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Pregnancy Week 25

What to expect at 25 weeks pregnant

Profile picture of Jessica Render
by Jessica Render ConsumerAffairs Research Team
pregnancy marker rutabaga

Baby development at 25 weeks pregnant

Welcome to the sixth month of your pregnancy! Your baby is making impressive developments every day with major organs steadily maturing, tiny muscles strengthening and, this week, a debut of your little one’s hair color.

At 25 weeks, your baby measures about 13 inches and weighs nearly 1.5 pounds. This is about the size of a rutabaga!

Pigment and even texture are now detectable in your baby’s hair. Your baby’s hands are fully developed, complete with fingernails and the ability to voluntarily curl those doll-like fingers into tiny fists. While they sleep, your baby spends most of the time in rapid eye movement (REM), just as you do when you dream. Their heartbeat ticks along at around 140 beats per minute, right in time with songs like Michael Jackson’s “Beat It” or The Killers’ “Somebody Told Me.”

Week 25 pregnant belly

Your fundal height — the distance from pelvic bone to the top of the uterus — likely measures between 23 and 27 centimeters this week. If you’ve gained between 15 and 18 pounds so far in your pregnancy, you’re right on track.

Common pregnancy symptoms at 25 weeks

Your baby’s ears are remarkably sensitive. Startling noises and familiar sounds to which your baby is becoming accustomed, such as your voice, may prompt some movement. At 25 weeks, dizziness may finally start to subside as your blood pressure returns to what it was before you were pregnant.

  • Sciatica: Your uterus may put pressure on your sciatic nerves and cause significant pain from the low back through your buttocks and down the back of each leg and numbness and tingling in your feet. Rest can help relieve the pain. Applying ice to the area three times a day for 15 to 20 minutes at a time may also help. Consult your obstetrician if conservative pain management strategies aren’t effective.
  • Constipation: Though this may be caused by your uterus putting pressure on your rectum, other culprits might include progesterone, iron supplements and a lack of dietary fiber through fruits, vegetables and whole grains. Exercise, increased fiber intake and proper hydration can all play a part in getting things moving — ahem — steadily along again.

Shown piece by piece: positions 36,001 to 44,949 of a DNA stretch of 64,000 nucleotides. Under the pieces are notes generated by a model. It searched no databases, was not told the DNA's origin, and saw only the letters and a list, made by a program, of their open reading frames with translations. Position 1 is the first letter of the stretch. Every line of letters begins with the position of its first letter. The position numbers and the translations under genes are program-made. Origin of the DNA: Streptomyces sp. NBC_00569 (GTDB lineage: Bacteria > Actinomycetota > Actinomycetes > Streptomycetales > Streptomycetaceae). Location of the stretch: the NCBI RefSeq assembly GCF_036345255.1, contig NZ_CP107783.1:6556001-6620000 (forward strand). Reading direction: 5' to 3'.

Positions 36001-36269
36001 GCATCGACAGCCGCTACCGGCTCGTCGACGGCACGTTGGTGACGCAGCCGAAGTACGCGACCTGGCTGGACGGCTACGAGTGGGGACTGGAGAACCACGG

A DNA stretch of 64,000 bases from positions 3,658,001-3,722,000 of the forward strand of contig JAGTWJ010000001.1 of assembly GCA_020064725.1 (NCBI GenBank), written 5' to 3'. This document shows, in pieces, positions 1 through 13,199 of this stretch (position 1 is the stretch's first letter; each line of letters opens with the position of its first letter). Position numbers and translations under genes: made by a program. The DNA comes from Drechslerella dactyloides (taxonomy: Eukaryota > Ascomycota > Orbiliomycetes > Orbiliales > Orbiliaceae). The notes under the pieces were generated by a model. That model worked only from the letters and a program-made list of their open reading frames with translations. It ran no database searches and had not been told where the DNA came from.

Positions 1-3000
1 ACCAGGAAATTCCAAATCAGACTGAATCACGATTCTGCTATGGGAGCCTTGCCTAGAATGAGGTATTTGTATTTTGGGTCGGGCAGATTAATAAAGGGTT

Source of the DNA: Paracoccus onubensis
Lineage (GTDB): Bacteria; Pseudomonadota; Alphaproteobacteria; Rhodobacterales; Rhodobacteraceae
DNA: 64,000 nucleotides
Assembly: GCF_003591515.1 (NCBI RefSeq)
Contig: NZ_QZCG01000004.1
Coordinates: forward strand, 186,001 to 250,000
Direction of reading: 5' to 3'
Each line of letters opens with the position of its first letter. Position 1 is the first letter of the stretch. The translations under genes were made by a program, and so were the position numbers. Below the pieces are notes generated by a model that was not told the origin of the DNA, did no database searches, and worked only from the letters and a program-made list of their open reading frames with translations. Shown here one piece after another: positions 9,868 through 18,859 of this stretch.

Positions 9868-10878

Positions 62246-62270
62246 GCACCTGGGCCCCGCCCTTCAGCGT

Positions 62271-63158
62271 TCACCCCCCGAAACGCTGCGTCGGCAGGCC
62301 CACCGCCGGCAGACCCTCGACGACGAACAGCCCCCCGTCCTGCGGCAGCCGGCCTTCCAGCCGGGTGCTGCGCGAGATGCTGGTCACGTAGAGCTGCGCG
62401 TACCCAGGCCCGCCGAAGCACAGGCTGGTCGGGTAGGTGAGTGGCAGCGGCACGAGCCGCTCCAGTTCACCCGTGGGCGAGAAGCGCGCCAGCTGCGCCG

• Braxton Hicks: Your uterus may be practicing labor and delivery movements and exercising to build strength for the work ahead. These Braxton Hicks contractions, also known as false labor, are occasional and usually painless. True labor contractions will follow a pattern, increase in length and intensity and grow closer together.

pregnant couple laying in bed

Pregnancy checklist at 25 weeks

Only three months to go now! As your pregnancy begins to take over an increasingly large share of your thoughts and daily life, you may want to consider some services that make life a little easier on you — like a meal delivery service to help with meal planning and save you trips to the grocery store.

Reminders for
Week 25
  • Check your baby’s position. Your obstetrician may be able to tell whether your baby is in the breech position (feet-first or rump-first in your uterus). If your baby’s in breech, it’s not a cause for concern; most babies settle into a head-down position around week 32 to 34 in preparation to make their way into the world.
  • Make time for you. In the midst of baby shower planning, relatives’ excitement and online articles that largely leave a mother-to-be out of the whole pregnancy picture, it’s common to feel entirely sidelined. Remember that you’re as central to this pregnancy as your baby. Take care of yourself — your whole self — for you, too!
  • High-risk pregnancy tests. You may not have another prenatal appointment for a few weeks, but you may be going more often if your pregnancy is at high risk. Tests that may be conducted around this time include a contraction stress test and/or a fetal nonstress test.

Explore pregnancy by week
Week 24 | Week 26


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Profile picture of Jessica Render
by Jessica Render ConsumerAffairs Research Team

As a member of the ConsumerAffairs research team, Jessica Render is dedicated to providing well-researched, valuable content designed to help consumers make informed purchase decisions they can feel confident making. She holds a degree in journalism from Oral Roberts University.